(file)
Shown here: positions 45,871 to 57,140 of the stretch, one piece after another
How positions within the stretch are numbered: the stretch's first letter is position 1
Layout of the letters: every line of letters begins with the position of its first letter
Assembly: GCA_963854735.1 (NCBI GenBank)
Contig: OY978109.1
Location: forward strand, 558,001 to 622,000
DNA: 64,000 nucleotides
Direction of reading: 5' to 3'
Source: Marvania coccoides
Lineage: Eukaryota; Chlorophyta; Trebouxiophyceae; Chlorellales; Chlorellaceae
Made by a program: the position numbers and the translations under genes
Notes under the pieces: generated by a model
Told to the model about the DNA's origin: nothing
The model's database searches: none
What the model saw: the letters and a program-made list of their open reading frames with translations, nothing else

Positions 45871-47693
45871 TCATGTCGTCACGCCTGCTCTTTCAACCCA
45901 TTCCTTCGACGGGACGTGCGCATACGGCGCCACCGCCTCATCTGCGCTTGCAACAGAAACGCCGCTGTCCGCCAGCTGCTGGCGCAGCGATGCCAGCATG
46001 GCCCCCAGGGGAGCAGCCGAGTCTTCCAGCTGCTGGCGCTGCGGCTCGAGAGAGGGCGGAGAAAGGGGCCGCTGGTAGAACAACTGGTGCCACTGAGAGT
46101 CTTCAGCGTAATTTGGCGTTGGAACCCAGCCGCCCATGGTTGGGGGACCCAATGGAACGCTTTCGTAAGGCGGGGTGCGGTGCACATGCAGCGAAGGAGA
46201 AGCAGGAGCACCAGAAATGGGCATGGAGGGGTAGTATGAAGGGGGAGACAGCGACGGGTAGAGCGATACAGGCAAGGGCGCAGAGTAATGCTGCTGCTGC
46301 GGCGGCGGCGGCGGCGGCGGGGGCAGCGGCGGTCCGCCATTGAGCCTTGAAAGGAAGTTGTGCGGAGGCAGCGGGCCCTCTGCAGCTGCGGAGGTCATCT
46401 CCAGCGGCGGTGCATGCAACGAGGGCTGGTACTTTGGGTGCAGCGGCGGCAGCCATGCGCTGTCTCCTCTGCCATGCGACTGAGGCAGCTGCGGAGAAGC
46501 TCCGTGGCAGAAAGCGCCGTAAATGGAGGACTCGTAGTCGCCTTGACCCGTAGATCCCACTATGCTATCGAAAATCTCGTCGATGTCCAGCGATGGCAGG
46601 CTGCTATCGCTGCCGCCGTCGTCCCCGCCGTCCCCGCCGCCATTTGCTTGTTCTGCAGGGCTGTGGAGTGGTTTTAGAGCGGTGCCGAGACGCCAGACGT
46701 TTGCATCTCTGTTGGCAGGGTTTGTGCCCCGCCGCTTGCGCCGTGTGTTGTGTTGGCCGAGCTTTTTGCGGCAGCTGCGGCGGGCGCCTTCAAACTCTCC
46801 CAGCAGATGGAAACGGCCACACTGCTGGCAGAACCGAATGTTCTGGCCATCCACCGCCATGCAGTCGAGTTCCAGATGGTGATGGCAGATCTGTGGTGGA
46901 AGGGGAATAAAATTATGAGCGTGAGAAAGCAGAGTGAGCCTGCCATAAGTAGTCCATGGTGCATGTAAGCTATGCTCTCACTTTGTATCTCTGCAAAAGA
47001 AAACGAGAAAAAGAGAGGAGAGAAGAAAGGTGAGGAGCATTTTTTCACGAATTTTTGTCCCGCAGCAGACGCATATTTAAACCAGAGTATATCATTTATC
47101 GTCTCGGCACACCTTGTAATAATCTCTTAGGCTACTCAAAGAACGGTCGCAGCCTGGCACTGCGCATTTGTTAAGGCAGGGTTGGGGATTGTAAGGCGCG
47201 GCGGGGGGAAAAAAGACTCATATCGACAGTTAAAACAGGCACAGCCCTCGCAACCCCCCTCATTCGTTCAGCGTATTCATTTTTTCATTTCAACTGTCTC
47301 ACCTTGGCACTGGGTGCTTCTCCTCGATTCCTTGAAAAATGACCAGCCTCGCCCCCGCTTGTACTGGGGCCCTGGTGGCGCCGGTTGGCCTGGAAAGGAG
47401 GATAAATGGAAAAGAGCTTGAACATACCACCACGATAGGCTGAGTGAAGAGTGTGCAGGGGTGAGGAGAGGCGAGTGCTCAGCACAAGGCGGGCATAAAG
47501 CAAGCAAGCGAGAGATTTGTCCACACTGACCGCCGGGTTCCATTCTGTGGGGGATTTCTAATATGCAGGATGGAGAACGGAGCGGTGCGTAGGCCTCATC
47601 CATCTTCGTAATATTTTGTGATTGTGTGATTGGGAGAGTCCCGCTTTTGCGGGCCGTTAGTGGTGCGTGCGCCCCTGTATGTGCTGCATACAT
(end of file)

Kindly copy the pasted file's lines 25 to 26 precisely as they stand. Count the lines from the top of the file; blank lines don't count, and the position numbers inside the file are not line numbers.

46601 CTGCTATCGCTGCCGCCGTCGTCCCCGCCGTCCCCGCCGCCATTTGCTTGTTCTGCAGGGCTGTGGAGTGGTTTTAGAGCGGTGCCGAGACGCCAGACGT
46701 TTGCATCTCTGTTGGCAGGGTTTGTGCCCCGCCGCTTGCGCCGTGTGTTGTGTTGGCCGAGCTTTTTGCGGCAGCTGCGGCGGGCGCCTTCAAACTCTCC